Mid-Year Legal Update, Pending Legislation and What Employers Should Do Next

Mid-Year Legal Update, Pending Legislation and What Employers Should Do Next

Thomas Kung, Esq; Richard Stern, Esq.
July 27, 2022

Mid-Year Legal Update

Hotline for Workplace Harassment Complaints

Earlier this year, New York State passed a law requiring the establishment of a confidential, state-wide, toll-free telephone hotline to provide counsel and assistance to individuals with complaints of workplace sexual harassment.  On July 19, 2022, Governor Hochul announced the launch of this hotline, 1-800-HARASS-3 (1-800-427-2773), which will operate during regular business hours and will be staffed by pro bono attorneys from the New York State Division of Human Rights.  While further guidance is expected, employers should now include information about the harassment hotline in materials provided to employees regarding sexual harassment.

EEOC Revised Guidance on Employer COVID-19 Testing

Considered a medical test, the EEOC requires that COVID-19 testing of employees be “job related and consistent with business necessity.”  Previous EEOC guidance stated that mandatory worksite COVID-19 testing always met this standard, however, the new guidance going forward states that workplace testing is no longer automatically compliant.  Employers will now be required to determine whether workplace testing is job related and consistent with a business necessity based on current pandemic and individual workplace circumstances.  Considerations set forth by the EEOC include: level of community transmission; types of contacts between employees in the workplace or elsewhere they are required to work; vaccination status of employees; possibility of breakthrough infections; ease of transmissibility of current variants; severity of illness from current variants; accuracy and speed of processing for different types of viral tests; and potential impact on operations if an infected employee enters the workplace.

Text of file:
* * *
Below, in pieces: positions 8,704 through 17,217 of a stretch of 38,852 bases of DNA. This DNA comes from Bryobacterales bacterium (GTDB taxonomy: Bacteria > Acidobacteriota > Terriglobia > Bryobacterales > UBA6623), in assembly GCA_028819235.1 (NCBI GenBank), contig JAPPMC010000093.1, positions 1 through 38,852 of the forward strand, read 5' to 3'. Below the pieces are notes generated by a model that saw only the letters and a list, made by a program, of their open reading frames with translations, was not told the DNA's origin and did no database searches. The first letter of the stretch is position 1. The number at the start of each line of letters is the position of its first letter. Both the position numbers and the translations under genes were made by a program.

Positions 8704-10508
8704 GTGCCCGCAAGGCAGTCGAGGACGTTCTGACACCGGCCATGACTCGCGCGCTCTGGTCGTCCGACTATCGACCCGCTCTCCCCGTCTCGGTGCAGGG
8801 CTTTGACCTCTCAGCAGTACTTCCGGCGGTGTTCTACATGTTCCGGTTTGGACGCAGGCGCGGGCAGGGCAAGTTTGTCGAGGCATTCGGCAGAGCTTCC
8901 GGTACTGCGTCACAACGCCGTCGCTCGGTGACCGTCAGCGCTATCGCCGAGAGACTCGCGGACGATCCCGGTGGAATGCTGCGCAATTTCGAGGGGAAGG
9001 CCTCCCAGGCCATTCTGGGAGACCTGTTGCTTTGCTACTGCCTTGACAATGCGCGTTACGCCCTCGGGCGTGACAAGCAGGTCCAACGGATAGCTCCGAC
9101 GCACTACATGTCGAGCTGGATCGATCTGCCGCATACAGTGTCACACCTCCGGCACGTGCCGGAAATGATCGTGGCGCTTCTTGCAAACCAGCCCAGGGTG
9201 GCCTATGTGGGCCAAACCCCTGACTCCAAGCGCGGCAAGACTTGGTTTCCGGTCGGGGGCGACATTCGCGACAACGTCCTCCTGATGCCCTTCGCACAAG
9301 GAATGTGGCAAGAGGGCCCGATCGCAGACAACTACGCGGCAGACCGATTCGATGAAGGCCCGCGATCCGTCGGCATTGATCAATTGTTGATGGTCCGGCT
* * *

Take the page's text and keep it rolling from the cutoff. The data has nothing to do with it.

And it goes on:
Pending Legislation

No-Rehire Provisions in Settlement Contracts

Earlier this year, the New York State Senate passed a bill that would render the release of any claims in a settlement agreement unenforceable if the agreement contains language stating that the employee is prohibited from applying for, accepting or engaging in future employment with the employer or any entity related to the employer.  This bill would also apply to independent contractors.  If a release and settlement agreement is rendered unenforceable by the inclusion of a no-rehire provision, the employer still remains bound by all other provisions of the agreement.  This bill is currently with the New York Assembly and, if passed, would go into effect 60 days from the date of the governor’s signature.

 Extension to Statute of Limitations for Employment Discrimination Actions

On March 1, 2022, the New York State Senate passed a bill that would extend the statue of limitations for employment related discrimination cases from the current three-year period to a six-year period.  The bill is currently with the New York Assembly and, if passed, would go into effect 60 days from the date of the governor’s signature.

Non-Disclosure Provisions in Settlement Contracts

The “Let Suvivors Speak Act” would prohibit any settlements or any resolutions of claims involving discrimination, harassment or retaliation that require the complaining employee to pay liquidated damages or forfeit all or part of the consideration for a violation of a non-disclosure provision.  The Act would further prohibit any statement or disclaimer that the complaining employee was not subject to discrimination, harassment or retaliation.  The Act is currently with the New York Assembly and, if passed, would go into effect immediately upon being signed by the governor and would apply to all agreements entered into on or after that day.

What Employers Should Do

New York State employers are facing a wide array of changes in laws that effect numerous policies and procedures in the employment context.  To ensure compliance for 2022, New York State and City employers should do the following:

  • Review and revise employee handbooks to ensure that they are up to date with the changes in laws;
  • Ensure workplace posters and notices are up to date;
  • Suspend any mandatory workplace COVID-19 testing and assess, based on the factors above, whether continued mandatory testing is job related and a business necessity;
  • Review and revise policies and procedures to ensure compliance with sick leave laws, including COVID-19 specific leave and vaccination laws, as well as vaccine and/or mask mandates that may be extended;
  • Ensure compliance with minimum wage laws in accordance with state-wide changes;
  • Keep an eye on bills under consideration to ensure compliance with laws that are not yet effective. 

The Author

Thomas Kung, Esq. | Commercial Litigation Partner at JLG

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